About the city guide barrier-free Bremen

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© Daniela Buchholz

The City Guide Accessible Bremen is a database with reliable information on accessibility. More precisely: you can find out about the accessibility and usability of many facilities in the city of Bremen. The information is for everyone:

  • For people who live in Bremen.
  • For people who are guests in Bremen.
  • For people planning a trip to Bremen.

In the city guide you can inform yourself before visiting an institution and decide for yourself whether it is a good idea to visit and use an institution. All data and information are collected and analysed objectively - i.e. independently of personal assessments. A standardised survey and evaluation procedure has been developed for this purpose. This means that there are fixed rules:

  • How the facilities are surveyed.
  • Which data is collected.
  • How the data is analysed, summarised and presented.

You will find a coloured arrow as a brief assessment for each destination surveyed in the city guide. This is an initial orientation and serves as a basis for selected and particularly concise features. Important: The categorisation is not a form of grading. Here you will find all the measurements behind the arrows: Criteria for a rough orientation

  • Barrier-free access and use dark green arrow
  • Largely accessible and usable light green arrow
  • Limited accessibility and usability orange arrow
  • Difficult to access and use red arrow

What does the dark green arrow mean?

Doors and passageways are at least 90 cm wide, relevant movement areas 150x150 cm. There are no barriers for people in wheelchairs, although doors that are difficult to open were not considered.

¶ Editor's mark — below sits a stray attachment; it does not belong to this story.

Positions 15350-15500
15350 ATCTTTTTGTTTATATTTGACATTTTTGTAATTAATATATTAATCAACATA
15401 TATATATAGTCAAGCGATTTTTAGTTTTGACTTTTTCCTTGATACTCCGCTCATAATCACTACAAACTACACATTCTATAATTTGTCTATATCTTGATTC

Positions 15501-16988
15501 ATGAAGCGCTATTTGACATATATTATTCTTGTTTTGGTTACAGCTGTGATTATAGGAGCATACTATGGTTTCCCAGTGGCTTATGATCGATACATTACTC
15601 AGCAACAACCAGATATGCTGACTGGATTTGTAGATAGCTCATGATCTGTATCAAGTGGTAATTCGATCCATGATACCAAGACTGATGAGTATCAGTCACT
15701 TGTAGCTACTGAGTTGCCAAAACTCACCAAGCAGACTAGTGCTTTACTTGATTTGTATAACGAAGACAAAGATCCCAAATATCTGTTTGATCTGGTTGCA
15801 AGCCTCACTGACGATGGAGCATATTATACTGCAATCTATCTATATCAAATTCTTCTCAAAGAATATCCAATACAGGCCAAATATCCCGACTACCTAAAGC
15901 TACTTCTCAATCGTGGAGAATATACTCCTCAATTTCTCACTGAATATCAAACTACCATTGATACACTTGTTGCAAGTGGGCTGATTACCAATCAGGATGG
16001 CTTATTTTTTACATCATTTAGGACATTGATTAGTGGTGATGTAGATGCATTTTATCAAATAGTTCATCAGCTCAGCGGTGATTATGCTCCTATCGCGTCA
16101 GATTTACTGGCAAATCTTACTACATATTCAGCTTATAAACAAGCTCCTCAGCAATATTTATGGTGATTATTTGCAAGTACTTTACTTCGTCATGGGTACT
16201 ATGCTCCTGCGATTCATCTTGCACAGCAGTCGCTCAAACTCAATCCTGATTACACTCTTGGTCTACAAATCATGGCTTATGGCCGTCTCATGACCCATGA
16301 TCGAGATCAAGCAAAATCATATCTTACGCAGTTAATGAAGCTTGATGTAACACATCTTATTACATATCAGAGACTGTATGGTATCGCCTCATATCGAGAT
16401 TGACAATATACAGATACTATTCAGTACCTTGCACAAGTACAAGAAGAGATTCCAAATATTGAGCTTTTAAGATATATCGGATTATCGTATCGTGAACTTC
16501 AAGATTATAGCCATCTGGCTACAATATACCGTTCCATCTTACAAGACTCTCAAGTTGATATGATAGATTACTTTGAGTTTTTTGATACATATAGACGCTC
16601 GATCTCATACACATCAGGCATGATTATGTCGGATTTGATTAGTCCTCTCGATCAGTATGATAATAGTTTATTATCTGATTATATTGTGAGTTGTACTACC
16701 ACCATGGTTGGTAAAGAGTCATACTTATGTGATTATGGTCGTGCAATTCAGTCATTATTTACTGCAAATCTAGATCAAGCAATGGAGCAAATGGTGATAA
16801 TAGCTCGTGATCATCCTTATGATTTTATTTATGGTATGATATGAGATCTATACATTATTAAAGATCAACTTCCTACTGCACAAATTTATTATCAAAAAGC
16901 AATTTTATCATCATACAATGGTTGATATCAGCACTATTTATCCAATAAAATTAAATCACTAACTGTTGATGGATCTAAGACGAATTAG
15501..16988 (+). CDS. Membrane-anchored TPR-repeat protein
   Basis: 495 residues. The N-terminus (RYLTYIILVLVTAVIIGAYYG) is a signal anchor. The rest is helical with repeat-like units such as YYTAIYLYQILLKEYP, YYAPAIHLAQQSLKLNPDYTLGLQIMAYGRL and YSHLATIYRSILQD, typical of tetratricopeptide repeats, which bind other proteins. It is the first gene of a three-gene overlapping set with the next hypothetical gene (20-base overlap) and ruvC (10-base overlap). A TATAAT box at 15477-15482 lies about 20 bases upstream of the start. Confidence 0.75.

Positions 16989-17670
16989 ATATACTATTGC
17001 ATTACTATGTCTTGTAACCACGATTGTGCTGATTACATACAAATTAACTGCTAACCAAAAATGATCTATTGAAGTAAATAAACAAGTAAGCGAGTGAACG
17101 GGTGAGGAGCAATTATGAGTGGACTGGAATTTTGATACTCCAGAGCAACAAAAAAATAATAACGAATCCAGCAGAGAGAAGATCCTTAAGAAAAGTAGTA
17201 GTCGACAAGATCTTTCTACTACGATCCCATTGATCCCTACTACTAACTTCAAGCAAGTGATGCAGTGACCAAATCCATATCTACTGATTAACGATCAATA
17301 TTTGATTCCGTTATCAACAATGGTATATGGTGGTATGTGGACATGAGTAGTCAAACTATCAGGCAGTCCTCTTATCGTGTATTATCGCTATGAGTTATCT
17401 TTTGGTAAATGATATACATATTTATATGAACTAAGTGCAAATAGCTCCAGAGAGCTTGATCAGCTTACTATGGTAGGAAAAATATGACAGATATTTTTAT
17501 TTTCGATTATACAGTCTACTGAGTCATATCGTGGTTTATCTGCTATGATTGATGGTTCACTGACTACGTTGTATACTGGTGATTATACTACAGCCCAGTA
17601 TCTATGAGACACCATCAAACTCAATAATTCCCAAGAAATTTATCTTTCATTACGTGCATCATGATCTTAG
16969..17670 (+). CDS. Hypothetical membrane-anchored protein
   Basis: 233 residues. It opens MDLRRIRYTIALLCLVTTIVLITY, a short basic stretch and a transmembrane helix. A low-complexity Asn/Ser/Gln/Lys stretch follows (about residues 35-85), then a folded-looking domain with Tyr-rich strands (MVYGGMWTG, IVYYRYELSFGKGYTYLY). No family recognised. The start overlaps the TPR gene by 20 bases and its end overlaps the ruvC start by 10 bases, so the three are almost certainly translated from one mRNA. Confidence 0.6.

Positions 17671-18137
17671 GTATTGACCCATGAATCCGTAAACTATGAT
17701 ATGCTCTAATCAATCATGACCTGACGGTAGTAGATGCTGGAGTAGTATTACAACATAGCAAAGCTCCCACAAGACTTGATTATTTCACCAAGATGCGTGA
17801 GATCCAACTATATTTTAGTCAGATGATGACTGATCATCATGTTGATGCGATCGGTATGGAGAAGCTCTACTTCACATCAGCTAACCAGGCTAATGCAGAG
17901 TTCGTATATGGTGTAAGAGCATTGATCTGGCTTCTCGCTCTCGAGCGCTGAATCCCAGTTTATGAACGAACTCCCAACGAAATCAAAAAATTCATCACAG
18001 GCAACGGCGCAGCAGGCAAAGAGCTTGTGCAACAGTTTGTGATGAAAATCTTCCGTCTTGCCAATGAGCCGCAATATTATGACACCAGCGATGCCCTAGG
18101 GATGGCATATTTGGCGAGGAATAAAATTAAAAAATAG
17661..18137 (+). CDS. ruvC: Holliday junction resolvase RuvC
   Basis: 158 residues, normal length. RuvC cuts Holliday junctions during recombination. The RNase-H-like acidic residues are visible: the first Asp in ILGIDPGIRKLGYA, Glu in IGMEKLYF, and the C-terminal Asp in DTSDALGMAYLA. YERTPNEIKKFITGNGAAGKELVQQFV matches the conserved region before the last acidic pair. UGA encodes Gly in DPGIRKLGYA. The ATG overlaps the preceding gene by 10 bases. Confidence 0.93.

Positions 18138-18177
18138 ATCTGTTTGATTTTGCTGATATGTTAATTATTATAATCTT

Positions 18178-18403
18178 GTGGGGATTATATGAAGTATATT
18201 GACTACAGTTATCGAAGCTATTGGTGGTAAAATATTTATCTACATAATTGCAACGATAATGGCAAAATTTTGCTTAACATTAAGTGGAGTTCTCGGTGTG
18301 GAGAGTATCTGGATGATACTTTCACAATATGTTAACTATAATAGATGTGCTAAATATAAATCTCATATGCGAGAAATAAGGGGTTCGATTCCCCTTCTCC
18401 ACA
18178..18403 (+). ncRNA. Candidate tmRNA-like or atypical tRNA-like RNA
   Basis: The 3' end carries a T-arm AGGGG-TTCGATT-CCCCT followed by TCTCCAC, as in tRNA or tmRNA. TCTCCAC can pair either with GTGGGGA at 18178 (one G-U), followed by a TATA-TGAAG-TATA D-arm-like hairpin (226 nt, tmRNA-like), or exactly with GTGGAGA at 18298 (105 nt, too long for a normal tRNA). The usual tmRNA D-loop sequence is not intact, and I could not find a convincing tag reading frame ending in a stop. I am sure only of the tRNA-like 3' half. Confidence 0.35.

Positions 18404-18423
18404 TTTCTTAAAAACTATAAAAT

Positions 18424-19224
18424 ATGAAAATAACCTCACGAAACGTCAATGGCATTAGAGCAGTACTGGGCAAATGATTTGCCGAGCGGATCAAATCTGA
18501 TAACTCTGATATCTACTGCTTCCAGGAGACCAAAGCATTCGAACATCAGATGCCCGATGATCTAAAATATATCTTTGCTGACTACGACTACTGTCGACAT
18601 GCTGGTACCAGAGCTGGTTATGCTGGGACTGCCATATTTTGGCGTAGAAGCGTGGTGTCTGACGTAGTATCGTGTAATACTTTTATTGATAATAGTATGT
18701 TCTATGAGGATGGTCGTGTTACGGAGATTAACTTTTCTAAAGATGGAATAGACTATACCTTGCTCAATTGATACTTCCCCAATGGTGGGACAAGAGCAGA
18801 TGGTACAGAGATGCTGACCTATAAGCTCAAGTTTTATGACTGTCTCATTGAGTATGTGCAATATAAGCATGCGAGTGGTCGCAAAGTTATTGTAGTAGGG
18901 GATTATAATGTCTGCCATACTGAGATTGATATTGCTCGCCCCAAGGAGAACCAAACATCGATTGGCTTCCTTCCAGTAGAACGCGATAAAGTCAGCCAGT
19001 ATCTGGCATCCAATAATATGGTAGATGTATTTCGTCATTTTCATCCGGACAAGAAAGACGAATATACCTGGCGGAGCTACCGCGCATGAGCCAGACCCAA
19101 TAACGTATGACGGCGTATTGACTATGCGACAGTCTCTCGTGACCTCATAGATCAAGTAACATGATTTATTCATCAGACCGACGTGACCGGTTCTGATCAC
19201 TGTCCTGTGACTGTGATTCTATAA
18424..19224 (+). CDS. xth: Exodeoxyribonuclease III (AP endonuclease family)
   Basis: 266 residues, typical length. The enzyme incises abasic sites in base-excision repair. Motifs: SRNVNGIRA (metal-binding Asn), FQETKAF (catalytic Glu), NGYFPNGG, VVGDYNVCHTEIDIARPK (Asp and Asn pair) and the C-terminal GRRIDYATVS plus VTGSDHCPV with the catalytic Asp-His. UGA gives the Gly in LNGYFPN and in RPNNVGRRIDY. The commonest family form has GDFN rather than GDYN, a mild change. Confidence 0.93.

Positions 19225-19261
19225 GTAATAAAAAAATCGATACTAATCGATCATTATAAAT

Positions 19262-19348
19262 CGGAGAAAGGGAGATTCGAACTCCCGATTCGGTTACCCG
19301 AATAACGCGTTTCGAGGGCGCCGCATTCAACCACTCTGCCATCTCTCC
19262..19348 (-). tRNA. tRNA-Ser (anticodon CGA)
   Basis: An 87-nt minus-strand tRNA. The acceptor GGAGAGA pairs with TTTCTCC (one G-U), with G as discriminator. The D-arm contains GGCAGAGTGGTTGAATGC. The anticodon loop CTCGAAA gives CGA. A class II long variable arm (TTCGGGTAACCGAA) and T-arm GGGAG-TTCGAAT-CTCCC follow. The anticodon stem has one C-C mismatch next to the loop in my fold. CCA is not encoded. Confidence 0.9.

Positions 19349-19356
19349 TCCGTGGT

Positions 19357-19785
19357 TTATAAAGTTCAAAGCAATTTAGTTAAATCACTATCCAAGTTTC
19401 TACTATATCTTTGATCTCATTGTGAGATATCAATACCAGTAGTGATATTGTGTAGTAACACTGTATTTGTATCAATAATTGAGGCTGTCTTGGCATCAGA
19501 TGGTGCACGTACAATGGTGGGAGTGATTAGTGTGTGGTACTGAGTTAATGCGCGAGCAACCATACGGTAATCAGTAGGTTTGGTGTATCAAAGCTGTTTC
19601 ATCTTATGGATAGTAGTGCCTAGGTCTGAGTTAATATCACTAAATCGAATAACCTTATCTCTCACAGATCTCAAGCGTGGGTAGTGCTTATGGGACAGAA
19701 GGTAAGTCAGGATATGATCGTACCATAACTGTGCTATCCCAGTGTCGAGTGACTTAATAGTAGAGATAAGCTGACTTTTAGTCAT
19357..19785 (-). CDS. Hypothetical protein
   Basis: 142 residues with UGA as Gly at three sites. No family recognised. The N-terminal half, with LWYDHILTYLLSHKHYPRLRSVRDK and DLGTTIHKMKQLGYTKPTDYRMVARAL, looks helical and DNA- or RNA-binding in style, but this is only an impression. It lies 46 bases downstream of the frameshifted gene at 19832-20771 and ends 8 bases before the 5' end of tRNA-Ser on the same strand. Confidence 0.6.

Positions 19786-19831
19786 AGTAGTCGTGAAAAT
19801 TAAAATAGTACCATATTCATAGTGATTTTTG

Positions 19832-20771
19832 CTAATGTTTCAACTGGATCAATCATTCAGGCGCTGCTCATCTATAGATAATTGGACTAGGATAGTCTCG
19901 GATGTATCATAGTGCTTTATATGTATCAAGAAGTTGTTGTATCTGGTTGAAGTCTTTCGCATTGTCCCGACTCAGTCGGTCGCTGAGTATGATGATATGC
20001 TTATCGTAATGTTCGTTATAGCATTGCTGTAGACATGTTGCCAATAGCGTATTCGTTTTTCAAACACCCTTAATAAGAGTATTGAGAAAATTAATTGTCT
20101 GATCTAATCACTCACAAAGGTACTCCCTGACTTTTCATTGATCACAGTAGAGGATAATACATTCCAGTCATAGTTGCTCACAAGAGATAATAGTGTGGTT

What does the light green arrow mean?

Doors and passageways are at least 80 cm wide, relevant manoeuvring spaces 120x120 cm. Thresholds have a maximum width of 3 cm.

What does the orange arrow mean?

Doors and passageways are at least 70 cm wide, relevant movement areas 100x100 cm. Individual steps up to 17 cm are possible.

What does the red arrow mean?

At least one barrier has been identified that is so great for almost all people in wheelchairs that the place cannot be used at all or can only be used with a great deal of assistance.

In addition to the brief assessment, each destination in a facility has a table with detailed data. For example: the width of a door, the gradient of a ramp or the manoeuvring space in front of the toilet.

More than 850 facilities have been surveyed since 2012. This is by no means all of the facilities available in Bremen. Two types of facilities in particular are surveyed for the city guide:

  1. cultural attractions such as the cathedral and town hall, museums and Bremen's theatres. However, this group also includes the Bremen Parliament, public offices and some advice centres. These facilities are always surveyed as to whether they are accessible or not.
  2. facilities that are of particular importance for everyday life. However, each one is not unique or without alternative. These are, for example: doctors' surgeries and other healthcare facilities, cinemas and pubs as well as public toilets. When making a selection, the main aim is to filter out from the multitude of existing offers those that are also easy to use for people who are dependent on a wheelchair (for example, pubs should have an accessible toilet).

The city guide barrier-free Bremen is part of the project and the portal of the same name "Bremen barrier-free". The office p+t planung has been commissioned by the City of Bremen with the realisation and further development of the project.

Questions and/or suggestions are always welcome - barrierefrei@bremen.de

Gezeichnete Skyline von Bremens prominentenen Gebäuden